CBRIII Maneuver #11 – The Broken Kingdoms
Profile: Fantasy, Divine Fiction
Summary: From the back cover, “In the city of Shadow, beneath the World Tree, alleyways shimmer with magic and godlings live hidden among mortalkind. Oree Shoth, a blind artist, takes in a strange homeless man on an impulse. This act of kindness engulfs Oree in a nightmarish conspiracy. Someone, somehow, is murdering godlings, leaving their desecrated bodies all over the city. And Oree’s guest is at the heart of it…”
After Action Report:
What a difference a book makes. When I reviewed Jemisin’s freshman work, The Hundred Thousand Kingdoms, I noted that while she had an eye for interesting subject matter, but was exceedingly hampered by a lack of practical experience. Just one book later, Jemisin has successfully cast off her reliance on an irregular narrative, and crafted a compelling plot that doesn’t rely on an enormous plot twist to wrap its story up. Broken Kingdoms pulls together the best aspects of its prequel, and discards all the unneeded dross that was holding the series down.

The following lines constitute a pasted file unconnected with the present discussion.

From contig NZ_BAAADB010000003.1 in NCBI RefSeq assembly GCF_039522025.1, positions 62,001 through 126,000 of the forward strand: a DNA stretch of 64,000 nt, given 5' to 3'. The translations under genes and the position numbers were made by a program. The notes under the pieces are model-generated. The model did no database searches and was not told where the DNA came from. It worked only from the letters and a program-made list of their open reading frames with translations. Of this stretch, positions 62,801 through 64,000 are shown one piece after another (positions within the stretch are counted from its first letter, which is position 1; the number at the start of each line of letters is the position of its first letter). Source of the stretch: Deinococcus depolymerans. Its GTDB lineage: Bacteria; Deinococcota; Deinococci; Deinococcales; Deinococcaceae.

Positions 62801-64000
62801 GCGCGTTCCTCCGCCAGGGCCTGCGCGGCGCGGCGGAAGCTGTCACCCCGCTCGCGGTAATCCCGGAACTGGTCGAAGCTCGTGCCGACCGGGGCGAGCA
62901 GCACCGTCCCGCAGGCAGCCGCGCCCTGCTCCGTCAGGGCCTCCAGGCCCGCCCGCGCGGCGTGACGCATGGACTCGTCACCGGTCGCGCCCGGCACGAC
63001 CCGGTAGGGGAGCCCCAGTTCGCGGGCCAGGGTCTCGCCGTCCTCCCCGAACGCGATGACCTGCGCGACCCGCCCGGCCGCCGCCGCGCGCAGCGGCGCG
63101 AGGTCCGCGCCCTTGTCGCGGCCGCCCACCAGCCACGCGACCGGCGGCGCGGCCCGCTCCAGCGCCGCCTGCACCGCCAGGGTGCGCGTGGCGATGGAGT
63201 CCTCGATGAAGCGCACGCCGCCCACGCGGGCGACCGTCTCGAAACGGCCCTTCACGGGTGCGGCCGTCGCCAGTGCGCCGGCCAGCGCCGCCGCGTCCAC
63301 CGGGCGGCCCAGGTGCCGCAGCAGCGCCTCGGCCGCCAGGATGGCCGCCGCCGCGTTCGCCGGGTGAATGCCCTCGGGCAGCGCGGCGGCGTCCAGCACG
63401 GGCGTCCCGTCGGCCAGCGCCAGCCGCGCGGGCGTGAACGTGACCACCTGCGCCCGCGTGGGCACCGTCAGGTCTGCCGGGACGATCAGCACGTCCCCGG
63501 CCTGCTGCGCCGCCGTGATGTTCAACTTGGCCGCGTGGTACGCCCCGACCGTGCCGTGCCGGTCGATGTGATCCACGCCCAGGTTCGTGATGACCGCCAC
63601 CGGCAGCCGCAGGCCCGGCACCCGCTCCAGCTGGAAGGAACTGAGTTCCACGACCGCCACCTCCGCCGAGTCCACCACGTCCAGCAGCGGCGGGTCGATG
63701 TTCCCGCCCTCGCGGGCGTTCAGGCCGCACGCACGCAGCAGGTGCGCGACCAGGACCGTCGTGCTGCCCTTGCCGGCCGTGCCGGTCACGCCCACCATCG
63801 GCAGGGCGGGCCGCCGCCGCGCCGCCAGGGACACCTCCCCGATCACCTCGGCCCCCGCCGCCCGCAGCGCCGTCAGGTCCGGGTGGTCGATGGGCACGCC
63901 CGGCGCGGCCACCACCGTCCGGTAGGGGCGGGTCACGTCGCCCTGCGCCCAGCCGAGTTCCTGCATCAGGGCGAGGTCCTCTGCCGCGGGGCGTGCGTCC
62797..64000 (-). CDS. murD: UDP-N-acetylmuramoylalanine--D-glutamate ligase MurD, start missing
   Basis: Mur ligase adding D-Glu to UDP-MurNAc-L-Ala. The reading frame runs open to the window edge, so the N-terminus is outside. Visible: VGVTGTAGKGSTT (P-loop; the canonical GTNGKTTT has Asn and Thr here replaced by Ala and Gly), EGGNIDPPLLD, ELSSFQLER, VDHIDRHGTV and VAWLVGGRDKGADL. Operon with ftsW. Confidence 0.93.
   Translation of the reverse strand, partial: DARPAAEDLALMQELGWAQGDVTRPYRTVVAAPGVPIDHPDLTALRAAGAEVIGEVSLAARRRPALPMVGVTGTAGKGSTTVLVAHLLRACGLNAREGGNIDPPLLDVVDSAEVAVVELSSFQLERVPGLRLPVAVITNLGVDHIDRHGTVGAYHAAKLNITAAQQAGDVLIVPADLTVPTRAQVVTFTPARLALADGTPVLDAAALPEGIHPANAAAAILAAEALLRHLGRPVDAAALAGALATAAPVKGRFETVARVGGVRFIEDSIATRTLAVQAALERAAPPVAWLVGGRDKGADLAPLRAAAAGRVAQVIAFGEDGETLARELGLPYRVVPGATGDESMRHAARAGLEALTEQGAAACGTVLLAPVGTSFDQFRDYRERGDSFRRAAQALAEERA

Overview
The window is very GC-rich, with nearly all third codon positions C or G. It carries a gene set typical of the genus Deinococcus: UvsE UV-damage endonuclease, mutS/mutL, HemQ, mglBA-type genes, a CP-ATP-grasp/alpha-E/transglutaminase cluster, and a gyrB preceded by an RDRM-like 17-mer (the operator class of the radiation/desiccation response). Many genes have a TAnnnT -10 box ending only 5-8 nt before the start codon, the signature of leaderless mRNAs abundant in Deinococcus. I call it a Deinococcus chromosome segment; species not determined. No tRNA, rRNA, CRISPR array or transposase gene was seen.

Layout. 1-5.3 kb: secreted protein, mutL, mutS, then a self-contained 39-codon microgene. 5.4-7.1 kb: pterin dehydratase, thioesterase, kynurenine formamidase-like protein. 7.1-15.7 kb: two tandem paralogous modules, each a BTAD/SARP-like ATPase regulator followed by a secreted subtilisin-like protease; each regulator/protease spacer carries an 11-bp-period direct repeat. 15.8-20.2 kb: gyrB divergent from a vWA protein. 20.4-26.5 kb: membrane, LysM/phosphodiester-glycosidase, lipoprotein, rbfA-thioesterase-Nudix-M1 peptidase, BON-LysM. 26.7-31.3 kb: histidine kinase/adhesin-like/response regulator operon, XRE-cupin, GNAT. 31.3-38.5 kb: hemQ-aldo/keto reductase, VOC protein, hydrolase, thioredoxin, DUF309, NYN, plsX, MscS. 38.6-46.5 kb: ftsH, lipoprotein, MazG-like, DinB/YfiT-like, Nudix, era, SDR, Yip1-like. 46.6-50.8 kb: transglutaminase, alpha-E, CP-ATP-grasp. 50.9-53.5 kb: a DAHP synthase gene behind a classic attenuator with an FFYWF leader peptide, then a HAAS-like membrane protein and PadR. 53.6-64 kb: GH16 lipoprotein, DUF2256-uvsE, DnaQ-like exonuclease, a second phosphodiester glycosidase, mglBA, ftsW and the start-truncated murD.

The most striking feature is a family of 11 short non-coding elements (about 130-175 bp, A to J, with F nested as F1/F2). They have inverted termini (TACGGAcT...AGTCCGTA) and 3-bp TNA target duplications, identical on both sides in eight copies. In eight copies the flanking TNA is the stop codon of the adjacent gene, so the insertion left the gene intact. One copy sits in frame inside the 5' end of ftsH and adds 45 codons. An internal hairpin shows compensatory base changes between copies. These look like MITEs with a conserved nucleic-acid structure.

The Broken Kingdoms picks up ten years after the events of The Hundred Thousand Kingdoms. After a brief lead-in where we see the climactic conclusion of the prequel from another perspective, we follow Oree to the remade city of Shadow, formerly called Sky. The rebirth of the Grey Lady has not only remade the capitol of the Kingdoms, but also radically changed its culture. No longer is the lone God of the Bright worshiped above all, and the mysterious godlings have returned from their banishment. Oree, gifted with the ability to see magic, makes a home for herself in Shadow, but we don’t join her until ten years have passed.
The story of the book isn’t surprising if you’ve read the first one. The answers to the riddles that Oree faces are almost painfully obvious to the reader, but her narrative is still appealing and she is a strong sympathetic figure. The Broken Kingdoms makes a very smart choice and doesn’t rely on its gods as much as protagonists. Even in their enslaved states, their nearly omnipotent machinations damaged the flow of Yeine’s story. Oree only has to contend with some surprisingly passive godlings, who are on the defensive because of the murders.
About the only thing Jemisin does worse this time around is the climax. Events draw themselves to a pretty nice conclusion and things get wrapped up, but the book goes on for another chapter and, like all terrible movie trilogies, sets up the concluding volume. It’s a really awkward couple of pages with two significant timeskips and a very rushed relationship between Oree and Shiny. The promise of a really interesting conflict in a third book is intriguing, but it could have been handled just as well by a separate preview chapter.
While I still feel that Jemisin’s work isn’t terribly deserving of all the praise it has been receiving, there is a strong kernel of good writing here that has developed over two books and promises to improve with the third.